Boiling, Blanching Can Cause Veggies to Lose Antioxidants
Oct. 17, 2003 -- Too much water may spoil a cook's best efforts to eat healthy. Two new studies show that using a lot of water to cook vegetables can cause them to lose much of their cancer-fighting antioxidants.
Researchers found blanching, boiling, or microwaving vegetables in water caused antioxidants to leak out of the vegetables and into the cooking water. But streaming them preserved most of these valuable nutrients.
Flavonoids, an antioxidant, are nutrients that are found naturally in many vegetables. They're thought to have a variety of healthy effects in the body by helping to protect cells from free radicals (unstable compounds that damage cells).
The results appear in the November issue of the Journal of the Science of Food and Agriculture.
Beware of Boiling Broccoli
The first study compared the effects of various cooking methods on the antioxidant content of fresh broccoli. Researchers tested high-pressure boiling, low-pressure (conventional) boiling, steaming, and microwaving about 5 ounces of broccoli using about two-thirds of a cup of water.
They found that microwaving the broccoli in the water for five minutes at full power produced the greatest nutrient loss, and the microwaved broccoli lost 74% to 97% of three key antioxidants. Boiling also led to a significant loss of these antioxidants.
In contrast, steaming broccoli over the water for three and a half minutes caused only minimal loss of the three antioxidants (0% to 11%).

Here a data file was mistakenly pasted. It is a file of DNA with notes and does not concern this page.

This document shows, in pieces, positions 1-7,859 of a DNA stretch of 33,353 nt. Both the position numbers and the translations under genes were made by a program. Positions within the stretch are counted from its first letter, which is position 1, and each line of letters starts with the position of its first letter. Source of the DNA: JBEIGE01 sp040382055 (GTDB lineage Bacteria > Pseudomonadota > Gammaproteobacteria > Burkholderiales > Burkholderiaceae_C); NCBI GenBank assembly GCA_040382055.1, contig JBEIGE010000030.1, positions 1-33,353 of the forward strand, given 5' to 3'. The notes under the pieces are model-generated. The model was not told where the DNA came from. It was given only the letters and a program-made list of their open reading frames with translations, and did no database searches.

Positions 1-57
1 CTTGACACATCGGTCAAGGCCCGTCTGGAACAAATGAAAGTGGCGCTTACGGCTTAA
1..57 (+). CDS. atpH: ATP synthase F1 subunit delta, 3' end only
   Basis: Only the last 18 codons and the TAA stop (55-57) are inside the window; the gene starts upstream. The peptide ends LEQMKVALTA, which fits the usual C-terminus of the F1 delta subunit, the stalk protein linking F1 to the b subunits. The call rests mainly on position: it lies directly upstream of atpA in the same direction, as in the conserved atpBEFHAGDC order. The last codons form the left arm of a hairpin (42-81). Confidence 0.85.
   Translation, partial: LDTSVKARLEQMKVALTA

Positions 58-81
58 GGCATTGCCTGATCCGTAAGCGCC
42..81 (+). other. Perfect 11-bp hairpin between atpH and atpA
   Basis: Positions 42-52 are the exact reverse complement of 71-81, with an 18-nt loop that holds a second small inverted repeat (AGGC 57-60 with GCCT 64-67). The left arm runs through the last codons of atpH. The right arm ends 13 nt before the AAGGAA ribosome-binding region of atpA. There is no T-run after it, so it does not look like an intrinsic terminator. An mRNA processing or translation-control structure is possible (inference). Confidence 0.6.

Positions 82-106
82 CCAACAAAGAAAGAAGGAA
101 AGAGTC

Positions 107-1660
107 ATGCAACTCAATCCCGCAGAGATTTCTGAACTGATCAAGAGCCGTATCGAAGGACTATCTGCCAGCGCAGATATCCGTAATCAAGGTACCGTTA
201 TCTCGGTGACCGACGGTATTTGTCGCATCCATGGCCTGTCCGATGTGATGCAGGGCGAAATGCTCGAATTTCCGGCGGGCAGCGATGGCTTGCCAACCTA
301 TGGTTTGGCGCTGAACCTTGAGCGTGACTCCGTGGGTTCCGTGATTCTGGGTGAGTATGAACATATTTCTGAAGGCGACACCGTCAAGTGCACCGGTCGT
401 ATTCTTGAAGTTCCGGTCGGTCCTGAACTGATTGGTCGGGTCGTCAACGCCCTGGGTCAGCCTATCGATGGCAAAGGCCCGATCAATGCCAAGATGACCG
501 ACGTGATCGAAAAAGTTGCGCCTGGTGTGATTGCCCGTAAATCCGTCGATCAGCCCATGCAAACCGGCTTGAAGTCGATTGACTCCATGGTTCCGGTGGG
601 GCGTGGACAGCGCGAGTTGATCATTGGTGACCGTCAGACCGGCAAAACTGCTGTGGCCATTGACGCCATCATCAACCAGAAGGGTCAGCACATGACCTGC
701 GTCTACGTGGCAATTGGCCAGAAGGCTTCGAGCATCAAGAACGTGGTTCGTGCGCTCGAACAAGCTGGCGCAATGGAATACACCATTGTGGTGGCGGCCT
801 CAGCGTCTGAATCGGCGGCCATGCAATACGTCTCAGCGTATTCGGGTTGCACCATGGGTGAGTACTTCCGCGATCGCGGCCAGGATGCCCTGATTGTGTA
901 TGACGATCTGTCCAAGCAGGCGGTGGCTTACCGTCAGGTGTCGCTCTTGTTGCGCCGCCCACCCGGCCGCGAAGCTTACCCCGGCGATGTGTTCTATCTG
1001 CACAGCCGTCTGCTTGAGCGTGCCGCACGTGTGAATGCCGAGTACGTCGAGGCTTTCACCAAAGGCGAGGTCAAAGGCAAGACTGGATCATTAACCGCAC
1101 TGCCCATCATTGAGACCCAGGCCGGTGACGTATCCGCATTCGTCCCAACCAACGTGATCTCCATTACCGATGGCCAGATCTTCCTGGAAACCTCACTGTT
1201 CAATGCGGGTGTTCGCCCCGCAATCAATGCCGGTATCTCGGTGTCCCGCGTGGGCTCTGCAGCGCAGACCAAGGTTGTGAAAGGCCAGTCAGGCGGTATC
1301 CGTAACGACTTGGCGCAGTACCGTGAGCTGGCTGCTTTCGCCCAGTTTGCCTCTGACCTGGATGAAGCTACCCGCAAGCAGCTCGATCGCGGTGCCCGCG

"Most of the bioactive compounds are water soluble; during heating they leak in a high percentage into the cooking water, reducing their nutritional benefits in the foodstuff," says researcher Cristina Garcia-Viguera, of the department of food science and technology at CEBAS-CSIC in Murcia, Spain, in a news release. "Because of this, it is recommended to cook vegetables in the minimum amount of water (as in steaming) in order to retain their nutritional benefits."
Beware of Blanching Before Freezing
In the second study, researchers looked at the effects of blanching 20 different types of vegetables before freezing and storing vegetables.
They found that blanching (briefly immersing them in rapidly boiling water) of vegetables prior to freezing caused a loss of up to one-third of their antioxidant content, including vitamin C. Slight additional losses were detected during freezer storage.
Folic acid was also very sensitive to the effects of blanching and more than half of this vitamin was lost during blanching.
Researchers say these effects varied greatly depending on the particular vegetable, but in general vitamins and antioxidants were much more sensitive to processing and storage than fiber content, which was not affected and even increased slightly after blanching and freezing in some cases.